Common Name(s): Bulletwood, Massaranduba
Scientific Name: Manilkara bidentata
Distribution: Caribbean, Central and South America
Tree Size: 100-150 ft (30-46 m) tall, 2-4 ft (.6-1.2 m) trunk diameter
Average Dried Weight: 67 lbs/ft3 (1,080 kg/m3)
Specific Gravity (Basic, 12% MC): .85, 1.08
Janka Hardness: 3,130 lbf (13,920 N)
Modulus of Rupture: 27,870 lbf/in2 (192.2 MPa)
Elastic Modulus: 3,344,000 lbf/in2 (23.06 GPa)
Crushing Strength: 12,930 lbf/in2 (89.2 MPa)
Shrinkage: Radial: 6.7%, Tangential: 9.4%, Volumetric: 16.8%, T/R Ratio: 1.4
Color/Appearance: Heartwood is a medium to dark reddish brown. Color tends to darken with age. Pale yellow sapwood is clearly differentiated from the heartwood, though not always sharply demarcated.
Grain/Texture: Grain straight to interlocked or wavy. Fine uniform texture with low natural luster.
Endgrain: Diffuse-porous; radial multiples of 2-5 common; medium to large pores, few; tyloses and mineral deposits common; parenchyma diffuse-in-aggregates, reticulate; narrow rays, spacing fairly close.
Rot Resistance: Rated as very durable, with good resistance to most insect attack. Susceptible to marine borers.
Workability: Despite its high density, Bulletwood generally produces good results with both hand and machine tools, though it does exhibit an above-average dulling effect on cutters. Responds well to steam-bending. Can pose challenges in gluing due to high density and oil content.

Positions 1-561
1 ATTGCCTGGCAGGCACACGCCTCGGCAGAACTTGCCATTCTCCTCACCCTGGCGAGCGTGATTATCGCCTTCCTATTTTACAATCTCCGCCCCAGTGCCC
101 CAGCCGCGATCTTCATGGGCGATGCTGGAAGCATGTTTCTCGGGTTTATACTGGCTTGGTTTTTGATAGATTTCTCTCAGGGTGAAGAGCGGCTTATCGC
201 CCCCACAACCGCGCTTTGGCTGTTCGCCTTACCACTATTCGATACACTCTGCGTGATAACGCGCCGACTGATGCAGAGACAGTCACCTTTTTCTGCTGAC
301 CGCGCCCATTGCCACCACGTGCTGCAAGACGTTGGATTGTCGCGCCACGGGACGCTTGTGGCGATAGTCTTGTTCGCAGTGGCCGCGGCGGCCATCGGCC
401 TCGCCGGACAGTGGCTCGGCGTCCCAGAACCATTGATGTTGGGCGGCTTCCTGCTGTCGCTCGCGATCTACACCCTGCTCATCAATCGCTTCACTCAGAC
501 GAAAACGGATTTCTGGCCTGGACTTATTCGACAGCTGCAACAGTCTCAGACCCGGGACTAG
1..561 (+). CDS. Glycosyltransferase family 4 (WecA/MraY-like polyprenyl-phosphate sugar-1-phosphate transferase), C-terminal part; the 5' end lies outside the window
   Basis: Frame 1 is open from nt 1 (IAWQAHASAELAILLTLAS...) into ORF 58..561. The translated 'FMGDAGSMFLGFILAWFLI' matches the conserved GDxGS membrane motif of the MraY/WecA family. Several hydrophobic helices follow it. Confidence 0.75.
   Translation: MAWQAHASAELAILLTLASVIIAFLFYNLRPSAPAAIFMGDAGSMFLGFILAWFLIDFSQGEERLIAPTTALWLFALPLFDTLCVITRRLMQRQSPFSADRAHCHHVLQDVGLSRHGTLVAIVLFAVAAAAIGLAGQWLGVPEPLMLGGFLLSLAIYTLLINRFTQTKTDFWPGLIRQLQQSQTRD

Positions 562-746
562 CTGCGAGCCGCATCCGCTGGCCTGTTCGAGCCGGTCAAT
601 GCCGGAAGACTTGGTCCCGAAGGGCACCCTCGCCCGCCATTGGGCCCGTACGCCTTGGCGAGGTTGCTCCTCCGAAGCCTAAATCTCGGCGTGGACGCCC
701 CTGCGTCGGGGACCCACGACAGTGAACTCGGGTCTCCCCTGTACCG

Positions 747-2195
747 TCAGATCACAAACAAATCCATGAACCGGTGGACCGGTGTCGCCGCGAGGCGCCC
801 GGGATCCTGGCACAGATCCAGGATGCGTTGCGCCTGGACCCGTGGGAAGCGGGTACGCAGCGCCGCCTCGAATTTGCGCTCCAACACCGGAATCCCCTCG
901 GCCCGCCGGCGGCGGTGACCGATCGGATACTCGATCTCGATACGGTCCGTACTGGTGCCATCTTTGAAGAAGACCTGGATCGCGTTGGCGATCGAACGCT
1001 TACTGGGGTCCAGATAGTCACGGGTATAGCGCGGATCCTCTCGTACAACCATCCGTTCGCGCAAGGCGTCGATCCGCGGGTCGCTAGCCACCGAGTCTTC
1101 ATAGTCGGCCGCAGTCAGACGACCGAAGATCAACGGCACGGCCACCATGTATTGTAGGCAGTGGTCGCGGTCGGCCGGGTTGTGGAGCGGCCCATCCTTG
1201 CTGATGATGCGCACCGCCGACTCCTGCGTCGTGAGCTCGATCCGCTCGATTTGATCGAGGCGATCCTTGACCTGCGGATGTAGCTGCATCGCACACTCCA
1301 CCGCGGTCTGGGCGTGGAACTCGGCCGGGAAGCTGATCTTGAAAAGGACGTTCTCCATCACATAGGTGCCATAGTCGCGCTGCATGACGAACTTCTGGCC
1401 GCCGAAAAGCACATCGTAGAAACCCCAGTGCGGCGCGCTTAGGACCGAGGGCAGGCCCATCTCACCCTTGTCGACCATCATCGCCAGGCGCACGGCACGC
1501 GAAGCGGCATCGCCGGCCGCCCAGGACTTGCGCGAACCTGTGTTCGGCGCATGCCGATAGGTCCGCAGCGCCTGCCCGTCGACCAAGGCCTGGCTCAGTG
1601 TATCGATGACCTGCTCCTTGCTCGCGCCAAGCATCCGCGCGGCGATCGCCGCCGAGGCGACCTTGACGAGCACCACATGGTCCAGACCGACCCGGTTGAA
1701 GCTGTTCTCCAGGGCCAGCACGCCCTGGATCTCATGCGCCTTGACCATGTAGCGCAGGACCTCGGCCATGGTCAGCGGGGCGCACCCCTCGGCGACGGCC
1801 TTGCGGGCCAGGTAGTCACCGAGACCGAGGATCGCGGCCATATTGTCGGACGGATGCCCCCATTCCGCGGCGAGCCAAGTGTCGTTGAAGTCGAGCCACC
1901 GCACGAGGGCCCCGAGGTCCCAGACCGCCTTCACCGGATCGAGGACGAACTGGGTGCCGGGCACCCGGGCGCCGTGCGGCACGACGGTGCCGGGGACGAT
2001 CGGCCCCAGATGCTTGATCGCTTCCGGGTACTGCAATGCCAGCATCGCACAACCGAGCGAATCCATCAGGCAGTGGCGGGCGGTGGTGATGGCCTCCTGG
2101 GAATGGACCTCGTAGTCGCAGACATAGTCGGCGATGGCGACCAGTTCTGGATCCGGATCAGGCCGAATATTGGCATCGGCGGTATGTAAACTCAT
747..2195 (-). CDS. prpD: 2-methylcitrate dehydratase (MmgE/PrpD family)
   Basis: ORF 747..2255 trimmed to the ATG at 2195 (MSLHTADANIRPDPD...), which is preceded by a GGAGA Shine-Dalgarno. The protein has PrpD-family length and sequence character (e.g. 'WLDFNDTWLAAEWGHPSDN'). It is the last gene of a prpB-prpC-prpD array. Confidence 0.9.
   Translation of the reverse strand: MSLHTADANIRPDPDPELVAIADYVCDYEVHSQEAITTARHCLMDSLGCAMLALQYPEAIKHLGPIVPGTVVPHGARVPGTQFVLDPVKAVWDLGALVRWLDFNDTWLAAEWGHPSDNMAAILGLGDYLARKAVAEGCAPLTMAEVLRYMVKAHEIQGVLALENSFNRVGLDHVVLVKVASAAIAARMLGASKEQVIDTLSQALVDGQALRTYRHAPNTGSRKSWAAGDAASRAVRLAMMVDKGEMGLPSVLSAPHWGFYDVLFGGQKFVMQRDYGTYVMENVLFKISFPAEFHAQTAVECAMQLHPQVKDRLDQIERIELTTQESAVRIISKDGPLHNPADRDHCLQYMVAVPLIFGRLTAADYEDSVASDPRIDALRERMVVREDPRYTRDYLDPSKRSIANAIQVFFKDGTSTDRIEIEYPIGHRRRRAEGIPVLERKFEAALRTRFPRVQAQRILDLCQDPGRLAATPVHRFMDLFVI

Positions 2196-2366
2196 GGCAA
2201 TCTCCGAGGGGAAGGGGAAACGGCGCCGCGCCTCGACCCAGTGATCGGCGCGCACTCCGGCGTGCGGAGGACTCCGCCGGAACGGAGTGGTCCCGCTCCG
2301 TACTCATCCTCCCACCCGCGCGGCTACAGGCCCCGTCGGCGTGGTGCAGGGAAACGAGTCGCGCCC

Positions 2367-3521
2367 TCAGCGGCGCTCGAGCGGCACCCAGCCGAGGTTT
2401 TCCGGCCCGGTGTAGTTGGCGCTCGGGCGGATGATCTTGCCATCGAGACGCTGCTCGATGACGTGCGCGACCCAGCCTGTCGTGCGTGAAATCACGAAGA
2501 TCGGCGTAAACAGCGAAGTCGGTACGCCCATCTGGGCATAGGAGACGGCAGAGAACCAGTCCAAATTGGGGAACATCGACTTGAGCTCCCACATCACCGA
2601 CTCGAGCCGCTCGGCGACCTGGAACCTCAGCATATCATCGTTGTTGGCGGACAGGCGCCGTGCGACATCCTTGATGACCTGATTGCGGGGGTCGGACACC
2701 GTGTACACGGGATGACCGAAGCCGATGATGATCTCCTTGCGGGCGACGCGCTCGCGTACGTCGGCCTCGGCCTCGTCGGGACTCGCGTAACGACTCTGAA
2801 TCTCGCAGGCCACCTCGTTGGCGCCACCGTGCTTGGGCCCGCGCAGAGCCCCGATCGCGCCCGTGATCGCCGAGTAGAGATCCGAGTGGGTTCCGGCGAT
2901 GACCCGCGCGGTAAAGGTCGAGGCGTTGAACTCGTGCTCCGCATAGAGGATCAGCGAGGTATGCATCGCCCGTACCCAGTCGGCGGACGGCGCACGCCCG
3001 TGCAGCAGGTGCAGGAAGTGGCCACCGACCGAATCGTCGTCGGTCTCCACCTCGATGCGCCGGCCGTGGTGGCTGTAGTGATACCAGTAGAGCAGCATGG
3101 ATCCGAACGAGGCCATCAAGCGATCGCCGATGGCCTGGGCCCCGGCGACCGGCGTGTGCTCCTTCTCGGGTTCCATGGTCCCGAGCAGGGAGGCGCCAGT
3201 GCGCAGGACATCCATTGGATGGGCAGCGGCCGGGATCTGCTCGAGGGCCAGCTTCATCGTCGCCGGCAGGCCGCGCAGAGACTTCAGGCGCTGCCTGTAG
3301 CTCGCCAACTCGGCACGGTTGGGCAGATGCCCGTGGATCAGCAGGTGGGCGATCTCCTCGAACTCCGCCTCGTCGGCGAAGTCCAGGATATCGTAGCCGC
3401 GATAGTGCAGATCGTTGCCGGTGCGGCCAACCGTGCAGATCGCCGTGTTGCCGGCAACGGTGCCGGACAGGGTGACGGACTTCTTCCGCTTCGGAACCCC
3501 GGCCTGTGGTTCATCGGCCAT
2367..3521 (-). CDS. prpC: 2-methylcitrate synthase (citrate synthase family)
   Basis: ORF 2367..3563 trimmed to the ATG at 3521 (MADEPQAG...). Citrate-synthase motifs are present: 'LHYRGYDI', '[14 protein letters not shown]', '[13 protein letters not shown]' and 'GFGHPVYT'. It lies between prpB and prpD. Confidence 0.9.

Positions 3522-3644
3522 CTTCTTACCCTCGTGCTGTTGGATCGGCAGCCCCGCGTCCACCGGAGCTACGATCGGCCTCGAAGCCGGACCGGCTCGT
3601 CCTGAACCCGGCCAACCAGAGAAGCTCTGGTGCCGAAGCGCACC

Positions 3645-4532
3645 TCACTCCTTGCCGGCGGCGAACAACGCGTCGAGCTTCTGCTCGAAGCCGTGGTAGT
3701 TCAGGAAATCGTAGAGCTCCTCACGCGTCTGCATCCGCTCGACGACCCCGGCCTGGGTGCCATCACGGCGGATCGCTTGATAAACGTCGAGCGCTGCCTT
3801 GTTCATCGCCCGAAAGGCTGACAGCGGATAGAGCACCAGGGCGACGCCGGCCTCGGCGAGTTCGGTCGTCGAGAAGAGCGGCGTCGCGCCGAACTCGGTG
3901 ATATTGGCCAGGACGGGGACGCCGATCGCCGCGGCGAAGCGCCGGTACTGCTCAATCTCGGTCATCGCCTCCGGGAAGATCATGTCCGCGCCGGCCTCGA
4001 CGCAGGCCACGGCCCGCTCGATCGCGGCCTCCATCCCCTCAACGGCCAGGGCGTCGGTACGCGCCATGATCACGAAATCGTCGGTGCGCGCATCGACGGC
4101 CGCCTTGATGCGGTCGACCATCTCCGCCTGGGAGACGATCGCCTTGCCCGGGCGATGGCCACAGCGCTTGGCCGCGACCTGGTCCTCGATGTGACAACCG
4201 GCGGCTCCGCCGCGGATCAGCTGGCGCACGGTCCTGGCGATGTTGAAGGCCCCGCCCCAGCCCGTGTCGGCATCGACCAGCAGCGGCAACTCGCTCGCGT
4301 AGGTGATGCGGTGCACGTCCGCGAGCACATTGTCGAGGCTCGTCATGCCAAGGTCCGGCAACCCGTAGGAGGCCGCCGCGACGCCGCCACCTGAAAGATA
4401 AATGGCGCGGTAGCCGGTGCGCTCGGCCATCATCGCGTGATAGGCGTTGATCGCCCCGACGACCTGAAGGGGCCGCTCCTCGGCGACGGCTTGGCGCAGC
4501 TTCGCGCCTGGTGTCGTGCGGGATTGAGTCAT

Odor: No characteristic odor.
Allergies/Toxicity: Although severe reactions are quite uncommon, Bulletwood has been reported to cause skin irritation. See the articles Wood Allergies and Toxicity and Wood Dust Safety for more information.
Pricing/Availability: Infrequently imported, Bulletwood is sometimes available as decking or flooring planks. Expect prices to be in the mid to upper range for an imported hardwood.
Sustainability: This wood species is not listed in the CITES Appendices or on the IUCN Red List of Threatened Species.
Common Uses: Heavy construction (within its natural range), decking, flooring, boatbuilding, bent parts, and turned objects.
Comments: Bulletwood is an incredibly strong, dense wood which has good durability in exterior applications.
Scans/Pictures: A special thanks to Steve Earis for providing the turned photo of this wood species.